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Ask Not for Whom the Bell Tolls…

I was updating my LinkedIn profile recently. I realized I recently reached a “tipping point” where I have been a lawyer longer than I have not. Reflecting on my demi-career, it strikes me how law firms have changed very little since I started my traineeship in 1993. Sure, there are new technologies available in the lawyers’ toolkit, but the way lawyers think about, and interact with, technology has hardly changed at all.

The lawyer’s main tools are word processing software for drafting documents and email for communication. This represents a technological advance, but barely. In some ways, I see regression. Back in 1993, at least in the UK, lawyers would never be expected to spend valuable time creating and formatting their own documents and other administrative tasks such filing and arranging meetings, even if they had the full range of office skills to do this. Email communication might be quick and easy, but its proliferation means that lawyers are responsible for typing and filing all communications.

Lawyers have failed to make a quantum leap in terms of developing new systems. Because technological change has been so slow and incremental, the change management skillset is almost completely absent from law firms. Law firms have indulged lawyers’ intransigence to important change management programs like knowledge management, legal project management and lean six sigma. The firm’s executive, themselves normally billing lawyers, place stability in the short term as a higher priority over innovation. The result has been a startling ossification in the delivery of legal services.

This intransigence has naturally had an impact on transformational programs that in any other industry would be prioritized as research & development. Law firms have not invested enough in terms of time and money to identify, curate and systemize their knowledge and big data and to development of systems that lead to consistent and predictable outcomes for clients. The result is that law firms’ valuable data remains unstructured and resides in impenetrable silos.

This would unthinkable in other industries. Think about how the experience of everyday transactions have transformed in the digital age. Take travel for instance. Booking a flight, checking in, and even checking baggage has been streamlined to the extent that human interaction is almost completely absent. Or think about how you now pay a cheque into your bank account using a mobile phone. Even banks look like laggards. When I order my morning lattè now, I preorder and pay using an app on my mobile phone and collect it at the café. When you start to think about these everyday changes, you will start to appreciate the shape of things to come for the delivery of legal services.

I do not refer to artificial intelligence or ROSS here. I’m talking about form driven interfaces in large back-end installs, that have revolutionized commercial and retail transactions. Soon, routine letter writing, reporting, and drafting of documents will not be carried out by associates creating each document based on the last best effort, but by assistants using document assembly tools that are already commercially available, or even clients using portals.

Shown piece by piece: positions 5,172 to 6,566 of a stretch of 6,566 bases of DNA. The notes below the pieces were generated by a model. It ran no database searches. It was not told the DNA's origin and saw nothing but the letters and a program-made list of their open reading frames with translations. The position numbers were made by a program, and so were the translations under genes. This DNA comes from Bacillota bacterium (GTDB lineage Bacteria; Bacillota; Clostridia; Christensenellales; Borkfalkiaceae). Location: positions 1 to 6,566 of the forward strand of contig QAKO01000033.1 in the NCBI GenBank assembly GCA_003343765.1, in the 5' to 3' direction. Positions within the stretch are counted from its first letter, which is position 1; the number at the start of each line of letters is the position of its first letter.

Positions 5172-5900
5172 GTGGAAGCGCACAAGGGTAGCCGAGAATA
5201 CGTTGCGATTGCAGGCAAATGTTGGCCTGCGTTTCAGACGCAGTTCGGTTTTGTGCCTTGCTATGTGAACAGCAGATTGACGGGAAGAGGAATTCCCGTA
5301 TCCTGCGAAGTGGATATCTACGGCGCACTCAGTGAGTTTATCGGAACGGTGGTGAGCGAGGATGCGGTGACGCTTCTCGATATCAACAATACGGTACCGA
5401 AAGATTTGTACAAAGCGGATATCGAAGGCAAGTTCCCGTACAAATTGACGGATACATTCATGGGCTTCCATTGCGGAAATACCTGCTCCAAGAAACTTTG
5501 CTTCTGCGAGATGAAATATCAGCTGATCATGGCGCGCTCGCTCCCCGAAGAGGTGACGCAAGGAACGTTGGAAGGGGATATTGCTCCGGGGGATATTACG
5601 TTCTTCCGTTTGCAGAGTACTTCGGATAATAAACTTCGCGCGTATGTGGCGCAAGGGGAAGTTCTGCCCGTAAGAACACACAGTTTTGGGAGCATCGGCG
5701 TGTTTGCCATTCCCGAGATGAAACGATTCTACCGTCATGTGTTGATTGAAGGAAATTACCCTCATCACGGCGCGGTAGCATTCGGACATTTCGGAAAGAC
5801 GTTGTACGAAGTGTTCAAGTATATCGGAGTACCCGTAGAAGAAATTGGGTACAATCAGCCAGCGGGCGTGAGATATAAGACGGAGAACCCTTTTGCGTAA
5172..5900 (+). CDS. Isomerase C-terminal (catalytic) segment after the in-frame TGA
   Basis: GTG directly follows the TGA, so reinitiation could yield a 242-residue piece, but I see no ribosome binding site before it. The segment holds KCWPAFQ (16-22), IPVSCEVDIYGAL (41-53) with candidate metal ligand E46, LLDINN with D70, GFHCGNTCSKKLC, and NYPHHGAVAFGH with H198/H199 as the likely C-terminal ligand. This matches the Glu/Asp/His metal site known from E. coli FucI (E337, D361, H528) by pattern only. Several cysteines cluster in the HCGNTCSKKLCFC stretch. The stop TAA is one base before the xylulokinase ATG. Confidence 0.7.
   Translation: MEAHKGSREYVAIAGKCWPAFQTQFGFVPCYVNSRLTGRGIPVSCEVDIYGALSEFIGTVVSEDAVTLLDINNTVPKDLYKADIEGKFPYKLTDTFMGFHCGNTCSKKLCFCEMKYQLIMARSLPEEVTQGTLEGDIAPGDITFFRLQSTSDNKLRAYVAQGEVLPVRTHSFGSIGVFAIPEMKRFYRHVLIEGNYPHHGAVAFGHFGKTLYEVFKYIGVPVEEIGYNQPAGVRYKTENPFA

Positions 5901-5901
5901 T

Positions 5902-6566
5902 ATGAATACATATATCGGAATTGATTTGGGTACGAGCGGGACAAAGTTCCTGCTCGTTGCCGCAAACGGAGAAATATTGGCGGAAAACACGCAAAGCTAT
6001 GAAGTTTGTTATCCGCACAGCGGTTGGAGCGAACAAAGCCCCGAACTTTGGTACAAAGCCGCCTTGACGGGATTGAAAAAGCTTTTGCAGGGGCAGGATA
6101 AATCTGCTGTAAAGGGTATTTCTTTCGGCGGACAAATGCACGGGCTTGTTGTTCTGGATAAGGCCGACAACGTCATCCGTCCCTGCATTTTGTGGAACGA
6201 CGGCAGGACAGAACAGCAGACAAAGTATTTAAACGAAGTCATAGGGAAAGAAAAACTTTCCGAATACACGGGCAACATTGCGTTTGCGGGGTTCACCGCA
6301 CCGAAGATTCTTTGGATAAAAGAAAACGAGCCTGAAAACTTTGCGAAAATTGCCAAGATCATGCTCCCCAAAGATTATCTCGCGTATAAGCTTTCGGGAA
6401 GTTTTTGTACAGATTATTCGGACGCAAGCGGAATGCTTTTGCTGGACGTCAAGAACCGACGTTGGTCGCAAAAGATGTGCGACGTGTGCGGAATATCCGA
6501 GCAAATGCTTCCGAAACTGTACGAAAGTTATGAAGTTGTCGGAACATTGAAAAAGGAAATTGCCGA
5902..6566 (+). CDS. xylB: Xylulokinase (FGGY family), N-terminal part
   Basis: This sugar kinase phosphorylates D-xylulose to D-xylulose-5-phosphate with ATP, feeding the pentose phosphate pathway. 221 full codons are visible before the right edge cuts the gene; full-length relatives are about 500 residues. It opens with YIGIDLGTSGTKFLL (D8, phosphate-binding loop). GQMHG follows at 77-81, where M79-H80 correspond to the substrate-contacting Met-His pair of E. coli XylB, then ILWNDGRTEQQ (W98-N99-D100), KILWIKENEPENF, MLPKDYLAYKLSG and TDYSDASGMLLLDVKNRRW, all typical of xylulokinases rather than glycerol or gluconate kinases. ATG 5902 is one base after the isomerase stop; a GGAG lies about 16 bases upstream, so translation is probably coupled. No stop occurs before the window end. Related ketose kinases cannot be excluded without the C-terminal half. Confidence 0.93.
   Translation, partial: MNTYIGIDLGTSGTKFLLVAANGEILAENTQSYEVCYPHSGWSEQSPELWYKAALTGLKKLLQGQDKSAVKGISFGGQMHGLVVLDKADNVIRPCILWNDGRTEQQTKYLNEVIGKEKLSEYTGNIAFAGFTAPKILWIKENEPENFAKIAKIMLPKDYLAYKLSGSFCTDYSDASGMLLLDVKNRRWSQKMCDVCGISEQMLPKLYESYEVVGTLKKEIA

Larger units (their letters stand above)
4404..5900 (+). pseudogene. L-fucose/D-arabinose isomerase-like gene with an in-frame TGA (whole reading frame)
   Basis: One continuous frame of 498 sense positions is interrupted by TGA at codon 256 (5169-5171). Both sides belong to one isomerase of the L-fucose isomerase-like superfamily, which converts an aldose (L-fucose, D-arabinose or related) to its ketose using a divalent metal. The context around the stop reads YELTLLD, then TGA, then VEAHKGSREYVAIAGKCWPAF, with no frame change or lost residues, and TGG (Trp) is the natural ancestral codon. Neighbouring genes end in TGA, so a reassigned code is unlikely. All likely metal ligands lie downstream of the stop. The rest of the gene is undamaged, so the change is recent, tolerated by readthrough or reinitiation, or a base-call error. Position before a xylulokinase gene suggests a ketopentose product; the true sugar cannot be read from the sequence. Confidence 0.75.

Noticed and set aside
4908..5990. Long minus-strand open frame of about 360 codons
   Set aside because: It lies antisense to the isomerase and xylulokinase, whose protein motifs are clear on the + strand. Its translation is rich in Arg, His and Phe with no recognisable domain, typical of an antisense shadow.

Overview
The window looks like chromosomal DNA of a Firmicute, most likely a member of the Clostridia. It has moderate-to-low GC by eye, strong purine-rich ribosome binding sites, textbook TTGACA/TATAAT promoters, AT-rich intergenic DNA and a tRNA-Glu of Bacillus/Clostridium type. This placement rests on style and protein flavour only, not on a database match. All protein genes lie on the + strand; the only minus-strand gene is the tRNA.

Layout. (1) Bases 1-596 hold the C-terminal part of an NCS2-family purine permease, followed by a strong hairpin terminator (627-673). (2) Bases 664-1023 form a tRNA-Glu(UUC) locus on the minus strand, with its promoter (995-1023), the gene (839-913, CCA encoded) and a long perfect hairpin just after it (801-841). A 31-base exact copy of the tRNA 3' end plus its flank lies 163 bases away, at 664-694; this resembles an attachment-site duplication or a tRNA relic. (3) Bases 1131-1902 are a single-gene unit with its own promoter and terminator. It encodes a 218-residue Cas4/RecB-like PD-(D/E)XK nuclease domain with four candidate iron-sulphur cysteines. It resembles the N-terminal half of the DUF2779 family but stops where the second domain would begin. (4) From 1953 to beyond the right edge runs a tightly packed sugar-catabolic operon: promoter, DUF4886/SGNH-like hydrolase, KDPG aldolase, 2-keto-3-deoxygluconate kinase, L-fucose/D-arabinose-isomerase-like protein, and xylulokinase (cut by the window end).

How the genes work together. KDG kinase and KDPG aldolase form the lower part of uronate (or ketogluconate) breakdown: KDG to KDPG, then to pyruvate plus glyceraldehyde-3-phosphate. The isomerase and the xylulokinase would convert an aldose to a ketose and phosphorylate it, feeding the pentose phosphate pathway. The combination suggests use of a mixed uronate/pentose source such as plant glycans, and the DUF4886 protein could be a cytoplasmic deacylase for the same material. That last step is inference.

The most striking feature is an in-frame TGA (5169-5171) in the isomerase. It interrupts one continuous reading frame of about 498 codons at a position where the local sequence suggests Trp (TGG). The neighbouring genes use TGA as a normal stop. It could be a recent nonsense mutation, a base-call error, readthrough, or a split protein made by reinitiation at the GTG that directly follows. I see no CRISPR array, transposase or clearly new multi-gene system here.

I can tell you with confidence that these programs will not be randomly rummaging around in the document management system or emailing all lawyers to ask if they can identify a previous matter that might contain a somewhat helpful document. Skeptics in law firms (they are legion) can’t see the utility of these systems because the window that they view the world from is MS Windows.

These systems will of course be founded on knowledge management and legal project management systems where precedents and market language, checklists, critical path analysis, budgeting and fee analysis, and client interactions have all been carefully curated and maintained. At the present time, only a handful of law firms are in a position to deliver this transformation, but when they do, the quantum leap will have been made and others will struggle to compete.

To those skeptics who say knowledge management is doomed… never send to know for whom the bell tolls, it tolls for thee.

Comments

  1. You have put to words the frustration most of our ilk in the knowledge management/legal research world likely feel when you said
    “Law firms have not invested enough in terms of time and money to identify, curate and systemize their knowledge and big data and to development of systems that lead to consistent and predictable outcomes for clients. The result is that law firms’ valuable data remains unstructured and resides in impenetrable silos.”
    And you can easily substitute “corporate legal departments” for “law firms” in this assessment. But what is the solution when one doesn’t have a legion (or even two) of information technicians to tackle these silos of information, unlock the data, and use and repurpose it?

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